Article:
The Help for this program was created in Windows Help format, which depends on a feature that isn't included in this version of Windows.

RE: Why Did They Start Putting Thermostats On Lower End Of Engines?

Romke is right. Engine metal temperatures are more stable with a cold side T-stat - this is particularly important with the aluminium block engines that are very common presently. Cold side T-stat still sees head coolant temperature via the bypass route and it responds to that temperature, but when it starts to open, it sees both hot and cold (from the radiator) coolant and blends accordingly, and eventually closing off the bypass pathway when the engine is warm. With hot side T-stat, it takes a while for the cold water from the radiator to reach the T-stat so that it can start regulating appropriately and this transport delay leads to undesirable temperature cycling.


RE: Why Did They Start Putting Thermostats On Lower End Of Engines?

VW has used a thermostat on the inlet of the water pump (bottom/front of engine), basically regulating the inlet temperature of the water pump, as long as I can remember.

The bypass loop through the heater core is connected all the time and joins in between the thermostat and the water pump inlet. The radiator loop comes in through the thermostat into that housing. One other advantage of this layout is that the thermostat doesn't need a bleed hole to allow a small amount of circulation for it to "see" the temperature. It means the flow through the radiator loop can be completely shut when the engine is cold. For a diesel engine in winter where you want every bit of heat you can possibly get for the interior heater, this is a good thing!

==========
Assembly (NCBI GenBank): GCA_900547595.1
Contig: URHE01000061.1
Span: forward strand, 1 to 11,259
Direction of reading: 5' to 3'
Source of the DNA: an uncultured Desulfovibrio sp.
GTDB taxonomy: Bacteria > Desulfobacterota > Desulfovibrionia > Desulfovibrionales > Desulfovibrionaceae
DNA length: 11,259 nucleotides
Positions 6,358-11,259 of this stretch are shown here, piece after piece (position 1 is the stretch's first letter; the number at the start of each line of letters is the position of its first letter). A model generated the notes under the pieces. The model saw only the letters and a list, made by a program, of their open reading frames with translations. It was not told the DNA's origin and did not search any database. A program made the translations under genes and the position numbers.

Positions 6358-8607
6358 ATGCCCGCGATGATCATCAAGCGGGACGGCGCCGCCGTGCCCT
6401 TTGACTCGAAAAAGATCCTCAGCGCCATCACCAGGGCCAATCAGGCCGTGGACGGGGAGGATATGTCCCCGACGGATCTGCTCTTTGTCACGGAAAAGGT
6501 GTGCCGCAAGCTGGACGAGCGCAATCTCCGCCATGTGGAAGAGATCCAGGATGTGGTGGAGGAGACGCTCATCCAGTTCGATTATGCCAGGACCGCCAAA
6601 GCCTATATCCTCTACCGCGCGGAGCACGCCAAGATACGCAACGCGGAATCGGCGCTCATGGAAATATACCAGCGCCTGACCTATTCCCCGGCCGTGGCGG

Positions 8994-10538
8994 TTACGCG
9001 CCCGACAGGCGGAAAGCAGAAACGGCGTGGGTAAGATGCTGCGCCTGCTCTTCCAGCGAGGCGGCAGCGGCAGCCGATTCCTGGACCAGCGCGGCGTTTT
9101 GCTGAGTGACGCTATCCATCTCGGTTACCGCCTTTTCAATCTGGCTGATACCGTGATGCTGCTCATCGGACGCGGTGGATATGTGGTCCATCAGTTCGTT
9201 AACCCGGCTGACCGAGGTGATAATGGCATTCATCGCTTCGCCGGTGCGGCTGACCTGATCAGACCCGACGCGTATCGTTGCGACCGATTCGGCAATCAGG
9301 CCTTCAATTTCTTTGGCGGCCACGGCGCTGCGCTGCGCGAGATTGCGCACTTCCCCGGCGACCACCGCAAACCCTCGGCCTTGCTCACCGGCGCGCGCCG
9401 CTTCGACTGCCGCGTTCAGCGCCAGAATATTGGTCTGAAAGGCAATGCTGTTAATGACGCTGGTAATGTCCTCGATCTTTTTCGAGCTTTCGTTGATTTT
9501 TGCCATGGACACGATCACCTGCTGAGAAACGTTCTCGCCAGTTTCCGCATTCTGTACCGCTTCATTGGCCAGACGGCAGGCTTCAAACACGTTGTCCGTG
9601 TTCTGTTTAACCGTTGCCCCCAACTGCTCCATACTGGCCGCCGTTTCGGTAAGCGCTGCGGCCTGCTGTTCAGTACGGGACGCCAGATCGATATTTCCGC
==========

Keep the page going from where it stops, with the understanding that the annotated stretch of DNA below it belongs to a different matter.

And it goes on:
RE: Why Did They Start Putting Thermostats On Lower End Of Engines?

With an outlet thermostat your get an in rush of cold coolant when the thermostat opens. This can make an aluminum engine contract quite a bit and work the seals and gaskets. If you ever get a chance to hear an engine run on a thermal shock test you'll know that this affects performance as well as the sealing surfaces. Fast warm up, as s previously stated, and more stable operating conditions are the plus side.

The somewhat more complicated re-circulation system and the dual function thermostat, which modulates re-circulation and the inflow of lower temperature coolant, is the down side. We also get to learn a new term: 'de-gassing bottle', with new cooling technology.

It is worth your while to get a hold of a new thermostat which has a disc on the 'back' to regulate the re-circulation flow. You will understand instantly what it is doing - opening one path while closing off another.

RE: Why Did They Start Putting Thermostats On Lower End Of Engines?

Mercedes may have a heating element in the thermostat. Effectively adds some software-based control.

RE: Why Did They Start Putting Thermostats On Lower End Of Engines?

. . . and probably about $500 to replace.

RE: Why Did They Start Putting Thermostats On Lower End Of Engines?

Good guess. It was replaced on mine about two years ago (when I learned about the self heater complication). From memory: part $280, and about an hour at $130. Add another $25 for Shop Supplies, and 15% for 'Free Health Care', $500 Canadian dollars, about $380 US.

RE: Why Did They Start Putting Thermostats On Lower End Of Engines?

I saw a Merc the other day with a sheet of aluminium foil over half its "radiator". It must have been 15-20 years old, so a new thermostat may have cost more than the car was worth.